Then we suddenly all stopped being Bridget Jones and Australia eventually caught back up.

This Chardonnay-Semillon blend is billed by Virgin Wines as a barbecue wine, but I think that sells it short. It's better than that, a well-made and nuanced wine with subtle oaking that matches perfectly with autumnal foods such as pasta with creamy mushrooms, pork rilettes or roast chicken.
The Anvil Chardonnay Semillon 2017 (£9.99) ripe orchard fruits, citrus freshness and creamy-nutty oatmeal with well-integrated oak. Saline, mineral and elegant.


A versatile food wine, match with fish, cheese and white meats.

Tuesday, 9 October 2018

Zalze SMV 2016

A Shiraz blend from South Africa's Zalze

In the northern Rhône, adding a dash of the white Viognier to red Syrah (aka Shiraz) is a traditional practice, giving a peachy-floral lift to the wine.

South Africa's Kleine Zalze have done the same here, with a bit of Mourvèdre (aka Monastrell or Mataro) for added colour, tannin and gaminess.

It all knits together very well here, with ripe, plump berry fruit and plenty of freshness to cut through food.

With curry week celebrating its 20th birthday on 9th to 15th October 2018, try matching this with a Tikka Masala.

Zalze SMV 2016 (£10, Morrisons, Asda) Shiraz/Mourvèdre/Viognier blend with dark fruit, cool mint and spice with woodsy earthiness. Fresh, supple and substantial with fine tannins.

If not partnering with curry, match with roast red meat, especially lamb or venison.

Sunday, 7 October 2018

Cambridge Cracking Christmas Wines - Competition

Win tickets to the Three Wine Men's 2018 Cambridge Cracking Christmas Wines on November 10th

After the success of last year’s inaugural Cambridge Three Wine Men tasting, Oz Clarke, Tim Atkin MW and Olly Smith are back in Cambridge in November for this year’s wine extravaganza.

And they have three pairs of tickets to give away for the main tasting (midday - 3pm), including access to the Champagne Gosset Masterclass at 1:15pm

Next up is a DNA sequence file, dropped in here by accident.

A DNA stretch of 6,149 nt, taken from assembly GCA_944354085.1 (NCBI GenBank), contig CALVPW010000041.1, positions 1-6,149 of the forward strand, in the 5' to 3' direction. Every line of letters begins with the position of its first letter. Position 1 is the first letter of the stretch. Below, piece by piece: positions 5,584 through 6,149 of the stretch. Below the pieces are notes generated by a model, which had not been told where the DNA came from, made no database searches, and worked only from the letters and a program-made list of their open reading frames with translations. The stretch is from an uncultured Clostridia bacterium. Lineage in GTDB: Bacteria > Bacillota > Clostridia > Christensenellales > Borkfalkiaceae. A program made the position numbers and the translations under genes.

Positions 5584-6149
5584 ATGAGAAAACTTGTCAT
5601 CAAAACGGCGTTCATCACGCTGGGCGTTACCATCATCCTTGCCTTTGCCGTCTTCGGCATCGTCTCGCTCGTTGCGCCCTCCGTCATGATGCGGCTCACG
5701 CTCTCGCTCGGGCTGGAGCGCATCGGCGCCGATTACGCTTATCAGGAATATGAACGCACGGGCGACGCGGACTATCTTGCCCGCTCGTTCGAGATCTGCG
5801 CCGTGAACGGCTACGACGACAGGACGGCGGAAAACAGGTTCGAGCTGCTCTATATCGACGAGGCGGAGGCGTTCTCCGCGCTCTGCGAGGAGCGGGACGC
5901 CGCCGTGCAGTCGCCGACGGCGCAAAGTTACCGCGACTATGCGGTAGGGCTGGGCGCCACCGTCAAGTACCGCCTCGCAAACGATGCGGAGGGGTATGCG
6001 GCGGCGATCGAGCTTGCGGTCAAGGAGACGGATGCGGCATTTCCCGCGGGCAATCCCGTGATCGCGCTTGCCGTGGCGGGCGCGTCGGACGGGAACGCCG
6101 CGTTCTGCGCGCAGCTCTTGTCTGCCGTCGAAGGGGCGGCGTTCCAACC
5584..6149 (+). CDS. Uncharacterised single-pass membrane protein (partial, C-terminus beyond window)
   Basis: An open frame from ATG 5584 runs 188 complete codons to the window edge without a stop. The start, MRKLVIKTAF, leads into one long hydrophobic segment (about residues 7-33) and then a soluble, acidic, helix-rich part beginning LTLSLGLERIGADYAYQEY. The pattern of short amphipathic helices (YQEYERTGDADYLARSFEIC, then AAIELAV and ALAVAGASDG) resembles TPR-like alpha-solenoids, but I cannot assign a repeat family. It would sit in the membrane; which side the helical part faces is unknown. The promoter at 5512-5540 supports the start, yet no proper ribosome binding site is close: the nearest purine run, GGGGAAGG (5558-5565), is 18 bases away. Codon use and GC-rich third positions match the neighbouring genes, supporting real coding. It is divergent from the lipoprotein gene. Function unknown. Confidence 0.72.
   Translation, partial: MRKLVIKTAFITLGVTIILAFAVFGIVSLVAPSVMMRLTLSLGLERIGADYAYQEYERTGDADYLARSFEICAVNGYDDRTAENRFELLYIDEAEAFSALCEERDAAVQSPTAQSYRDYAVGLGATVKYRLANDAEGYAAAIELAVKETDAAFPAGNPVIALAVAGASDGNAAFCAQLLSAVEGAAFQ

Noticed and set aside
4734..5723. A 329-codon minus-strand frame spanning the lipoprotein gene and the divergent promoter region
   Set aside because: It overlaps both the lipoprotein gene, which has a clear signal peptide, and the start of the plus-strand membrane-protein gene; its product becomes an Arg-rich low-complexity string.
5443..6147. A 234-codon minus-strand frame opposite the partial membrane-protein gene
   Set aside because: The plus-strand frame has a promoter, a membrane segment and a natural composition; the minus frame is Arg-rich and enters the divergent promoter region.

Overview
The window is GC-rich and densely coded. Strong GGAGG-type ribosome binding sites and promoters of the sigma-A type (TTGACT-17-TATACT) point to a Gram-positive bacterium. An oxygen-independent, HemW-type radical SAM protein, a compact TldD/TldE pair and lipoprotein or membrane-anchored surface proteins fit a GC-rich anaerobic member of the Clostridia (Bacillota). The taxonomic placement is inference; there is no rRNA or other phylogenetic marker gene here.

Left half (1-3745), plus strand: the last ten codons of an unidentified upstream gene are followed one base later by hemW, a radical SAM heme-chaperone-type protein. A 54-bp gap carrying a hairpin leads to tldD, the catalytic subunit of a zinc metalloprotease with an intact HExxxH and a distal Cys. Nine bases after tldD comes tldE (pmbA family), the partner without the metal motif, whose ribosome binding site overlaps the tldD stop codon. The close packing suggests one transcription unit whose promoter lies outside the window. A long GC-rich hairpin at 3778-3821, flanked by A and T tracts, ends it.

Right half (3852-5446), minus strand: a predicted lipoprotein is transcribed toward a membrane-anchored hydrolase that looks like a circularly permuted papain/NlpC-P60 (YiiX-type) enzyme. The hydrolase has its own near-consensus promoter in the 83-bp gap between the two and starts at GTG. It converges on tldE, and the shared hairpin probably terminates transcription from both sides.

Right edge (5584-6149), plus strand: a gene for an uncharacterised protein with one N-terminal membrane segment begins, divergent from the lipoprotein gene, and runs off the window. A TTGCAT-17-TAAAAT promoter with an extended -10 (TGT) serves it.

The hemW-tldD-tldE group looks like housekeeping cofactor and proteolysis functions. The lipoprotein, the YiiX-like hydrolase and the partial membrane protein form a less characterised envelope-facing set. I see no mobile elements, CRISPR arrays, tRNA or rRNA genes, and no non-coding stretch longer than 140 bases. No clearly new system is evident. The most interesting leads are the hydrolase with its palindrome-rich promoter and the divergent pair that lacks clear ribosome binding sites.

To find out more about last year's event, check this out.

To be in with a chance of winning the tickets, just let me know, via a comment on this post, what you are most looking forward to at the event and why.

For more details on this year's event, click here.

Saturday, 6 October 2018

Pinot Noir 2016 (Mr Noir)

A film-noir Pinot from Virgin Wines

Who's the black private dick
That's a sex machine to all the chicks? (Shaft)
You're damn right

- Shaft, Isaac Hayes (1971)

Pinot Noir is a cool-climate grape that is very tricky to make into good wine; like a Prima Donna, it needs just the right conditions to thrive. Historically, that meant Burgundy and high prices.

Now the New World does Pinot and the windswept, coastal Mornington Peninsula in Victoria is Australia's ground zero for this most finnicky of grapes.

Like a blaxploitation private dick, this Pinot is darkly suave and effortlessly cool.

Mr Noir Pinot Noir 2016 (£11.99) black and red cherry fruit, spice and Burgundian farmyard-ness with a silky Pinot texture; bigger and more fruit-forward than a Burgundy, but very well made with a Burgundian elegance.

Good Value (for a Pinot).

Match with gamey foods, such as venison.

Matthew Jukes is also a fan of this wine:

Thursday, 4 October 2018

Louis Jadot Macon Villages 2017

A white Burgundy for curry week from Louis Jadot via Tesco

October 9th to 15th is National Curry Week - and if you fancy a change to beer, here is a  wine that will stand up.

Louis Jadot Macon Villages 2017 (£13.05, Tesco) fresh and citrussy with ripe, appley fruit and good underpinnings. Well made and balanced.

This is a versatile Chardonnay with a bit of southern warmth that will match with many foods - in curry terms, go for something creamy such as a korma.

Monday, 1 October 2018

Trésor Cathare - IGP Cité de Carcassonne

Cathar Treasure - from Vignobles Foncalieu

Cathar Treasure is not merely a whimsical fantasy idea - it is a rich seam of religious and political intrigue with a whiff of heresy, violence and corruption thrown in. A sort-of medieval conspiracy theory for Romantic francophiles.

And if you have never visited the fortified city of Carcassone, you are missing out.
This Trésor Cathare from southern French cooperative Vignobles Foncalieu makes quite a statement for itself then - the question is does it deliver?

Fortunately it does - and then some.

Trésor Cathare, IGP Cité de Carcassonne, 2017 cassis and dark berries with inky pencil shavings and pepperiness. Ripe yet fresh and supple with fine, rounded tannins. Substantial, with excellent underpinnings. Deft, harmonious and very well made.

Improves with some aeration and will repay cellaring.

Very Good.

Match with roast red meats or hearty casseroles.